There’s no scene transition with the end of the sequence. Instead, I stay in the villa and talk to Claudia. She’s upset because if she’s staying at the villa, she has to work, in her case as a bookkeeper. She tells me she needs money to repair the villa, and it turns out villa generates money over time from visitors based on how nice the villa is. I find this strange — it’s not a bad system, but why on earth would I want this kind of sim-economy gameplay in AC2? I then meet the architect. He needs money to actually do the repairs. I decide to try this system out a little and buy a new bank. Still, I don’t think I’m going to pay too much attention to this villa stuff.

I finally talk to Mario, who takes me to this crazy underground sanctuary for assassins in the basement.  The assassin from the last game (Altere?) had some sweet armor that locked down here, and the only way to get it is to find a series of crypts around the map. Oh yeah, and I have to get the armor to “fully synchronize with Ezio.” Really? Another collection quest? Exactly how many collectibles does this game need to feel like it’s got enough? Because I count, no fooling, SIX explicit different systems so far. I hope these dovetail somehow, because it would be ridiculous to be this completist.

Anyway, with this it’s back to Firenze, now in 1478. I go back to Leonardo finally, and he decodes the codices which teach me some cool assassination techniques to drop people from hay piles or rooftops or the like. My next step in to find The Fox, a thief in the mercato who can help me find my next target. I go to the mercato and get pickpocketed. I chase and tackle pickpocket, and when I do, he takes me to the Fox. The Fox is an arrogant jerk, but will help me out. Turns out I have to go to a merchant meeting on the waterfront to get some intel. I decide to take a second to do another viewpoint roundup before go on that quest. Viewpoints — GO!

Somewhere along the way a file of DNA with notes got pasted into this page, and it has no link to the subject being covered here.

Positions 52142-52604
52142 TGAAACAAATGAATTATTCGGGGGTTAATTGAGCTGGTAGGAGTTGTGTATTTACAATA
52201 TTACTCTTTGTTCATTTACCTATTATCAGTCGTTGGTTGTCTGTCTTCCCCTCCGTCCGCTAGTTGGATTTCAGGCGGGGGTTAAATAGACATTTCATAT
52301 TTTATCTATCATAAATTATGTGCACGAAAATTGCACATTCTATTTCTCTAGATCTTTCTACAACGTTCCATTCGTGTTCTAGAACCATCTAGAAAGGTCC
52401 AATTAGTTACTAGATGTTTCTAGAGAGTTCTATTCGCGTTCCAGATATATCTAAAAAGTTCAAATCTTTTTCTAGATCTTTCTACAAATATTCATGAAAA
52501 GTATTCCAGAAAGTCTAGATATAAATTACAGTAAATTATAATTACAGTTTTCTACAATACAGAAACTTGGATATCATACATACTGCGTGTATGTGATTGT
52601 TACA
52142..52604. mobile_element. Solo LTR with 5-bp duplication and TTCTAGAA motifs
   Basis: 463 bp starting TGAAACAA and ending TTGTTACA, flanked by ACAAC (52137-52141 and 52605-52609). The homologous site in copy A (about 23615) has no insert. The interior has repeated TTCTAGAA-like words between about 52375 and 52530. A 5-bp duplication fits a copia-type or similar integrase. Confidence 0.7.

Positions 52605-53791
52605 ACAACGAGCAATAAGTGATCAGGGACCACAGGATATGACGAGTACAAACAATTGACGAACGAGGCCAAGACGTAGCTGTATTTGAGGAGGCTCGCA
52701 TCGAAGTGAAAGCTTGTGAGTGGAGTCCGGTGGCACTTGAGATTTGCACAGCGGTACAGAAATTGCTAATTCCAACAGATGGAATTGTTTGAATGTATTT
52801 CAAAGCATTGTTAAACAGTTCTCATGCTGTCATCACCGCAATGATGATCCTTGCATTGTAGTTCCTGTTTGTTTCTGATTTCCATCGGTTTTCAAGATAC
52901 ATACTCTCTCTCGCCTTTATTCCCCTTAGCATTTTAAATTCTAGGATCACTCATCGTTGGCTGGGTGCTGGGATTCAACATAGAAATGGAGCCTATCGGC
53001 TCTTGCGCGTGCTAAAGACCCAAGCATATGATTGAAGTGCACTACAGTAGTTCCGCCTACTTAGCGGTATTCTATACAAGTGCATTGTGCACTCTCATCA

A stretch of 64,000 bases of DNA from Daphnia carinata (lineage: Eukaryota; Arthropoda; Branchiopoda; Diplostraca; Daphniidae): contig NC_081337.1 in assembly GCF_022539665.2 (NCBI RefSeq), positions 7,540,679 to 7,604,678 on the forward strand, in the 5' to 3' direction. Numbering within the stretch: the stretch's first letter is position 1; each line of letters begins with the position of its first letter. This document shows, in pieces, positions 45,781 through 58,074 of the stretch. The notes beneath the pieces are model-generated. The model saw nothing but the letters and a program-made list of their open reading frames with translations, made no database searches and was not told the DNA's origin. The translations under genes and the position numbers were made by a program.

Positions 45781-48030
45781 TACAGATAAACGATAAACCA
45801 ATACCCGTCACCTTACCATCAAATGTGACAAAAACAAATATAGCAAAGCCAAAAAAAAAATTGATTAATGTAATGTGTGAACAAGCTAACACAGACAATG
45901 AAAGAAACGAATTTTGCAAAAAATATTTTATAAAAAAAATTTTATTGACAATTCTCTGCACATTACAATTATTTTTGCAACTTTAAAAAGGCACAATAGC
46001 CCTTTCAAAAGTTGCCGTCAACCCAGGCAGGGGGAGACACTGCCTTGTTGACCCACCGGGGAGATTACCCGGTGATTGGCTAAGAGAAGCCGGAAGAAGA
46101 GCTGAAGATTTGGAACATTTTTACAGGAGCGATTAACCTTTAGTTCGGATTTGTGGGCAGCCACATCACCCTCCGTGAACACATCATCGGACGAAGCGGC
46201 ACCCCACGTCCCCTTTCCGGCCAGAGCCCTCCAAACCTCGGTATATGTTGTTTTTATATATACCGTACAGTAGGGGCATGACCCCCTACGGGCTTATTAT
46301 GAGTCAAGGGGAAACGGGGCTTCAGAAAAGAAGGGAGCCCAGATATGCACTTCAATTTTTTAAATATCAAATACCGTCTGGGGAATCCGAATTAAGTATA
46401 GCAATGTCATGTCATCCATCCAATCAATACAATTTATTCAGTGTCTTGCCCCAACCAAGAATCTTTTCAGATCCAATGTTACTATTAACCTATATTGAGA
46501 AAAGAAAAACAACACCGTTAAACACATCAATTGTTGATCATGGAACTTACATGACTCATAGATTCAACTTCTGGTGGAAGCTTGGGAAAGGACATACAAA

On the way to my first viewpoint, I pass what seems to be a different assassin. WTF? I chase him, but I fail to catch him. He reappears repeatedly while  I viewpoint hunt, but I don’t ever catch him. I find a new glyph where 16 talks about already knowing how to hack. It’s another picture searching puzzle. This is a much more opaque challenge; there seems to be a clue in the title to where I’m supposed to look, but I’m frankly just guessing and clicking around the screen randomly.  That works well enough to get me a new passcode. There’s  more video of naked people, this time in the future.

I go on to get all the viewpoints, six in total, leaving only the one in the center of the city I can’t reach. I then get all of the remaining codices in Firenze: one with courtesans, and the other by throwing money to distract the guards, but the money wears off as I leaving and then have to run. Once I’m incognito again, I buy a painting and a couple treasure maps from a store. I also repair my stuff with a not-so-tiny sense of horror that I I actually have to do that in this game. Is this an RPG too? I like this game a lot lot, but I’m starting to get deeply worried about bloat. Anyway, I finally get to the next mission point and that’s where I call it a day.

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  1. Douglas Yee says

    You should be able to reach all the viewpoints in Firenze (I understand there are some viewpoints in Venezia you can’t reach until you get some kind of new charge-jump move). Some viewpoints you can’t climb directly; the trick is to climb the building next to it and jump over.